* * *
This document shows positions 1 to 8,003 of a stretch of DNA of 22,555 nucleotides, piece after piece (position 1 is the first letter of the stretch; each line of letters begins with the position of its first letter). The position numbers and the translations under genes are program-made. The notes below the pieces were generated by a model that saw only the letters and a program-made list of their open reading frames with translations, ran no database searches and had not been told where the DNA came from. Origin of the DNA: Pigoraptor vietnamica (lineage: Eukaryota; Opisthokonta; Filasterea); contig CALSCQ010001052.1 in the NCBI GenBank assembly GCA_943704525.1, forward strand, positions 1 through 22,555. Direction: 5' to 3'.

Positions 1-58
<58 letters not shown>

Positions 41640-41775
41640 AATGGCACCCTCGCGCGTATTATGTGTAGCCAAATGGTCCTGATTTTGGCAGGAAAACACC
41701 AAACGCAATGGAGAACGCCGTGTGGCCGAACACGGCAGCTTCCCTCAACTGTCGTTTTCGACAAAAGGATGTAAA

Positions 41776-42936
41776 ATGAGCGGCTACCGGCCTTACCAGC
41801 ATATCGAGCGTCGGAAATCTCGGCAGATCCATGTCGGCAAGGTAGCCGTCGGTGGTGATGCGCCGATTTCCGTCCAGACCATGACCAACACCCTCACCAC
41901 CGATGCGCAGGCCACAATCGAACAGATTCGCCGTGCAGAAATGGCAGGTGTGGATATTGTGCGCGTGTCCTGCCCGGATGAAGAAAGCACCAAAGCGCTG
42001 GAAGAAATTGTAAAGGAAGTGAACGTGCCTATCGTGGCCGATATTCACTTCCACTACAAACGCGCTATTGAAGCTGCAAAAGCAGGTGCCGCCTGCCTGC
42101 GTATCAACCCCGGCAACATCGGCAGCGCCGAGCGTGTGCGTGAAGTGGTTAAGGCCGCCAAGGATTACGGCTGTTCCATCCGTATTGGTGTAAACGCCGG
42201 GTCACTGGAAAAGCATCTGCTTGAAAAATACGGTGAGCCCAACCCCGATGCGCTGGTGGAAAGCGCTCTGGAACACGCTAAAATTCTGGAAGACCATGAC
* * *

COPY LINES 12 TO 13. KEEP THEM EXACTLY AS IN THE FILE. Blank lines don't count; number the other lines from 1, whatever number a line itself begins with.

42101 GTATCAACCCCGGCAACATCGGCAGCGCCGAGCGTGTGCGTGAAGTGGTTAAGGCCGCCAAGGATTACGGCTGTTCCATCCGTATTGGTGTAAACGCCGG
42201 GTCACTGGAAAAGCATCTGCTTGAAAAATACGGTGAGCCCAACCCCGATGCGCTGGTGGAAAGCGCTCTGGAACACGCTAAAATTCTGGAAGACCATGAC